Bruce Momjian Postgres Blog
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6M ago
Having 61 presentations on my website, I am always looking for efficient ways to create them. For presentations that focus on SQL features, I have found the most efficient method is to first write the SQL queries in the order I want them to appear in my presentation. I then run the queries through psql, and write its output to a text file. Next, I import the file into my document editor, LyX. I then add slide headings, markup, colors, and supporting text. Sometimes there are too many SQL queries to efficiently manage in a single file so I use multiple files and name them with numeric prefixes ..read more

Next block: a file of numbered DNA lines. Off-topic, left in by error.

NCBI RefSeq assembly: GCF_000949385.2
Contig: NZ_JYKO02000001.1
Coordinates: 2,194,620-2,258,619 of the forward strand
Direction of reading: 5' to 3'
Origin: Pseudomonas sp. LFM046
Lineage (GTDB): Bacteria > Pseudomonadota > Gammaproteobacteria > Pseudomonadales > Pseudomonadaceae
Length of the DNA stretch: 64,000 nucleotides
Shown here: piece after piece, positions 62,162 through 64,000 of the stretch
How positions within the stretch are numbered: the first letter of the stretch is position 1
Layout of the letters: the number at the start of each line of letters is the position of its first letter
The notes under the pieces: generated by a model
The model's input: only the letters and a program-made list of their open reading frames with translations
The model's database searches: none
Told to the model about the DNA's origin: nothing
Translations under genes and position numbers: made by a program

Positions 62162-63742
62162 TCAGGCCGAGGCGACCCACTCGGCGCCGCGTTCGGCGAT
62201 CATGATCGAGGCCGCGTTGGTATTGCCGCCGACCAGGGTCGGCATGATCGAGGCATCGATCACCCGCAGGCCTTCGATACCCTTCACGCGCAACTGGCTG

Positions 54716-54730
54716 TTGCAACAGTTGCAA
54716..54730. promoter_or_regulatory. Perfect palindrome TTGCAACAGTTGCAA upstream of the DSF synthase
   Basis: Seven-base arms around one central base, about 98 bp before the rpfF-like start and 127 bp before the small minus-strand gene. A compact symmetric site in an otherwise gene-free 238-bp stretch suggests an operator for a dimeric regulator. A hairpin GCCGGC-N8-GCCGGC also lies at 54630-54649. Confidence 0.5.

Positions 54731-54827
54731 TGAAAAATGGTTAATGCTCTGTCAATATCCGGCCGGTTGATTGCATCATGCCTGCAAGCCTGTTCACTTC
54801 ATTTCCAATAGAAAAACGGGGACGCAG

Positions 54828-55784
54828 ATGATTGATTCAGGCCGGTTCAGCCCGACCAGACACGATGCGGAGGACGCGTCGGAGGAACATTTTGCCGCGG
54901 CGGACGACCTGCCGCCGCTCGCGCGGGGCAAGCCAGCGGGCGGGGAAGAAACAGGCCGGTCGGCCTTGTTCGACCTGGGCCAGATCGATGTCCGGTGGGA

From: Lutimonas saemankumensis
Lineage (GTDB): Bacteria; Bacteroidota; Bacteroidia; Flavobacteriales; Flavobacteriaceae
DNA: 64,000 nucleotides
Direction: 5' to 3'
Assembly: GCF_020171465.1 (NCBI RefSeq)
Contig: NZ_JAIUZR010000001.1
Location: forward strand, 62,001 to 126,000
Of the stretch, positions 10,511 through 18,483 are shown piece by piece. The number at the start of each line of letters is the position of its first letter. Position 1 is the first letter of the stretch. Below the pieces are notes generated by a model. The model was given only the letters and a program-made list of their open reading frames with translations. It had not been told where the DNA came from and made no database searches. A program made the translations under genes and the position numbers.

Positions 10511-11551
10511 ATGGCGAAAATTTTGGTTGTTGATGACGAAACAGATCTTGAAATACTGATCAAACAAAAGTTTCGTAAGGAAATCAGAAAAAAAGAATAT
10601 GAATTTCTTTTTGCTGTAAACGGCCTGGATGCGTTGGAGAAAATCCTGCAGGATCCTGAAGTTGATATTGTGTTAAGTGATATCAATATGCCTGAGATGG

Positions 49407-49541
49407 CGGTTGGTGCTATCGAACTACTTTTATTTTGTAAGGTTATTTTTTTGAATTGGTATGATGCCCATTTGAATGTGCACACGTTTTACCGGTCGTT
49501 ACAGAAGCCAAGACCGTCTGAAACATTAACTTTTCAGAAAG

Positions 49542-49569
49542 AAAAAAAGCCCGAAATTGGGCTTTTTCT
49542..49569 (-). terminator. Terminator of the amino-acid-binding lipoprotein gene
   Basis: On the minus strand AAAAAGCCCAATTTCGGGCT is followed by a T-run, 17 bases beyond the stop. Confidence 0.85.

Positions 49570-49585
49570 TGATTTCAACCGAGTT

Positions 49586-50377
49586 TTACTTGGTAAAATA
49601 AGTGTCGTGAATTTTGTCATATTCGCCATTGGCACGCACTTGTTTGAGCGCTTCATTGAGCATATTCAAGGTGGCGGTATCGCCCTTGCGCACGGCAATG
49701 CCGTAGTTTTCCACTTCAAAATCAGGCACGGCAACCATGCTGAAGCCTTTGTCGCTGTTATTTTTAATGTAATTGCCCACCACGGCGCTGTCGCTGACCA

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Sharding Status
Bruce Momjian Postgres Blog
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6M ago
While Postgres excels at supporting many workloads, including modern ones, there are still some workloads it cannot handle. Two areas that Postgres is currently unable to handle involve large data volumes: Data sets which are so large that they cannot be efficiently processed by a single server Write-heavy workloads that cannot be efficiently written by a single server Postgres is a great general-purpose database, and it might be fine if Postgres were deemed unacceptable for such workloads, especially if supporting such workloads required a major redesign of Postgres. However, could Postgres ..read more